Kia’s Outside Counsel Tech Audit

There’s a series of three articles over on’s Law Technology News that you might find interesting. D. Casey Flaherty, corporate counsel for Kia Motors America, came to the realization that the billable hour was often spent in . . . well, unnecessary ways. Particularly:

[T]echnological incompetence is endemic to the [legal] profession; and the quantity of resources wasted on busywork is shameful.

As a consequence he devised a test, an audit, of potential outside counsel for Kia, and has run it nine times. His articles (The Origin of the Outside Counsel Tech Audit, Kia Motors Tests Outside Counsel Tech Skills, Kia Motors Tests Outside Counsel Tech Skills, Part II) present the background and the results of his audits.

Essentially, Flaherty asks firms to offer up an associate — a sacrificial lamb — for testing. The quote below will give you a sense of what happens.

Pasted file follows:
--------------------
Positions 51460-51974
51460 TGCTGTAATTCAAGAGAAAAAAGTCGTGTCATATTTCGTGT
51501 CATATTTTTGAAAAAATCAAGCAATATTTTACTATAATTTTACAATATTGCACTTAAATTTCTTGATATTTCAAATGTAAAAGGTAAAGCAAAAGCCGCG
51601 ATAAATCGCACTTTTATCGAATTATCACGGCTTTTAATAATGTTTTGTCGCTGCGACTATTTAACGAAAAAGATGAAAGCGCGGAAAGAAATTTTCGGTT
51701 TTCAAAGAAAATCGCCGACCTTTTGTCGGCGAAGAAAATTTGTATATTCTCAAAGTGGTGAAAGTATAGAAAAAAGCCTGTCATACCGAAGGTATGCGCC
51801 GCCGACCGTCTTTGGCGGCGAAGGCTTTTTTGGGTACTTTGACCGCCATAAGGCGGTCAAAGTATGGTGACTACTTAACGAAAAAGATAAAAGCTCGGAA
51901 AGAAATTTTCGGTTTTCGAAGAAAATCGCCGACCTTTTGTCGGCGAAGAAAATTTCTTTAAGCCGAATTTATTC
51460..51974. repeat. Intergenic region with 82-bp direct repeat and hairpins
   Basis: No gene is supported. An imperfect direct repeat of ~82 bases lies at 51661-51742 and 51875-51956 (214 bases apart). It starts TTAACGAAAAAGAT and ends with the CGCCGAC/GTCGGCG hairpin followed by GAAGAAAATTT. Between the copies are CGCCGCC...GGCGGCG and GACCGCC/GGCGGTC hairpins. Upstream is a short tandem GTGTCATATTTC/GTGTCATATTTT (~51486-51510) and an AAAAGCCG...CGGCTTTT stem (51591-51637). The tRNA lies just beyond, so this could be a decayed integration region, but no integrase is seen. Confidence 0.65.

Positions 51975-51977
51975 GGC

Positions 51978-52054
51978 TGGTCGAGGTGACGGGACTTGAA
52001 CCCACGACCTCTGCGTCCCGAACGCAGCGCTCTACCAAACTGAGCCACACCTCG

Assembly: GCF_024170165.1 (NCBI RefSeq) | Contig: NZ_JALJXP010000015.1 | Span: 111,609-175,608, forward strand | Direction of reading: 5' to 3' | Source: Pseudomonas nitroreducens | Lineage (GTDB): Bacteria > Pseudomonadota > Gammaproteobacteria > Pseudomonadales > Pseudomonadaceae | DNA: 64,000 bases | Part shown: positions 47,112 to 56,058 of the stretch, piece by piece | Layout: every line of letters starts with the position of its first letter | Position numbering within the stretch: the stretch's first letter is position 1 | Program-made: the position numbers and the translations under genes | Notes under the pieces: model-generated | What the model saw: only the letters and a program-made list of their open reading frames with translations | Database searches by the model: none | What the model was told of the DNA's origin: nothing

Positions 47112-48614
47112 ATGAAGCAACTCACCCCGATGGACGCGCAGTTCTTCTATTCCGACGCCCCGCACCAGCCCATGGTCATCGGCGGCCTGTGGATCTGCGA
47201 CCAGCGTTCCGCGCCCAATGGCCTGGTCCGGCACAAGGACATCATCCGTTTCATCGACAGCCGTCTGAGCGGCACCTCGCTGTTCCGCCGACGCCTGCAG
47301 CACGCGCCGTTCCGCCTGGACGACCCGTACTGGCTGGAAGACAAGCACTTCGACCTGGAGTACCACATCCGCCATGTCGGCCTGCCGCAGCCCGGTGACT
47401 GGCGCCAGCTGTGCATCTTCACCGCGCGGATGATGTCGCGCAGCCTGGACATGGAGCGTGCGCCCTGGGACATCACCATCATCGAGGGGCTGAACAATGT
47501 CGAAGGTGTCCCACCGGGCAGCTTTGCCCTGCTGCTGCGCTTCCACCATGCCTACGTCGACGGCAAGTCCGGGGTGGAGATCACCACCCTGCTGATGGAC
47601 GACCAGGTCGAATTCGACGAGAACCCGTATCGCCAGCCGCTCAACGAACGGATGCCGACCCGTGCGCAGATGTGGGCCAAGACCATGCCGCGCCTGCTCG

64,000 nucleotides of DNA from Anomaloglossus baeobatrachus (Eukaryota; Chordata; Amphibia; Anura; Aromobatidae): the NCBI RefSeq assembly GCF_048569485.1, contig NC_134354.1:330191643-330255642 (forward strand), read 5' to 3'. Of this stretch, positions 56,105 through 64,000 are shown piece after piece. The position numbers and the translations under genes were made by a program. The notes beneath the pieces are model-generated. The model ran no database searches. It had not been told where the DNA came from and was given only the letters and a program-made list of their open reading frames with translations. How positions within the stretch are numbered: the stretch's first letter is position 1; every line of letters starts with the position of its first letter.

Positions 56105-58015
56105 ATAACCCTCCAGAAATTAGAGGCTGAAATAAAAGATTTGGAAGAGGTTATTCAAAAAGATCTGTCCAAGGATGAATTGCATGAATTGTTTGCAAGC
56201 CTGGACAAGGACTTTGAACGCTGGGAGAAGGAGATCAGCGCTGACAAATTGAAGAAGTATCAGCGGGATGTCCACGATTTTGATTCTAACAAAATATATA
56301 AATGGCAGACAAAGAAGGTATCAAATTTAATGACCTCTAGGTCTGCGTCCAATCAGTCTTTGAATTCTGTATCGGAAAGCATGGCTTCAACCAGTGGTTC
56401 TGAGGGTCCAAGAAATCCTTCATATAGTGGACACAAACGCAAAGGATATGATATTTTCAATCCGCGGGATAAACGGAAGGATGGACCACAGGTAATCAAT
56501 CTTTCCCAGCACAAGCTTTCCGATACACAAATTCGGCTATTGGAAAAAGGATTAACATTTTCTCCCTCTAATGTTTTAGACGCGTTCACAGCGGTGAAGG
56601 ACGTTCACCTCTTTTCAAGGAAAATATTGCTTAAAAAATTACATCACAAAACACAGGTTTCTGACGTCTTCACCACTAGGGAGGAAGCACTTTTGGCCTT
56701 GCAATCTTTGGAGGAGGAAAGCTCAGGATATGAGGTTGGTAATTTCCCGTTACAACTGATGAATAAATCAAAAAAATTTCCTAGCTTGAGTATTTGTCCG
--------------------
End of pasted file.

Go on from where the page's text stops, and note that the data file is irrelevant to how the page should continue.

The audit currently consists of four mock assignments that a law firm associate must complete using standard software (e.g., Word, Excel, Acrobat). Done correctly — i.e., utilizing some basic, built-in functions of those programs — the first of these assignments should take less than 20 minutes. Done incorrectly — i.e., not relying on the functions — the assignment takes more than five hours to complete.

Not a single associate at any of the nine firms I have audited has come anywhere close to the 20-minute mark on the first assignment. That is, all of the associates approached the assignment in ways that would have required five to 15 times longer than necessary.

. . . .

Of the nine major firms I have audited, all nine have failed — some more miserably than others.

It is true in my experience that lawyers are among the worst groups at appreciating how technology can assist them and taking the time to develop some expertise. But, that said, I’d have to ask what Kia or any of the firms tested is doing having lawyers work software, even “simple” office software, when there are experts at these who could efficiently work at a lawyer’s direction. That is, doesn’t this sort of test and failure argue not so much for the training of lawyers but the more rigorous breaking down of tasks into components only some of which need to be billed at $400 an hour?

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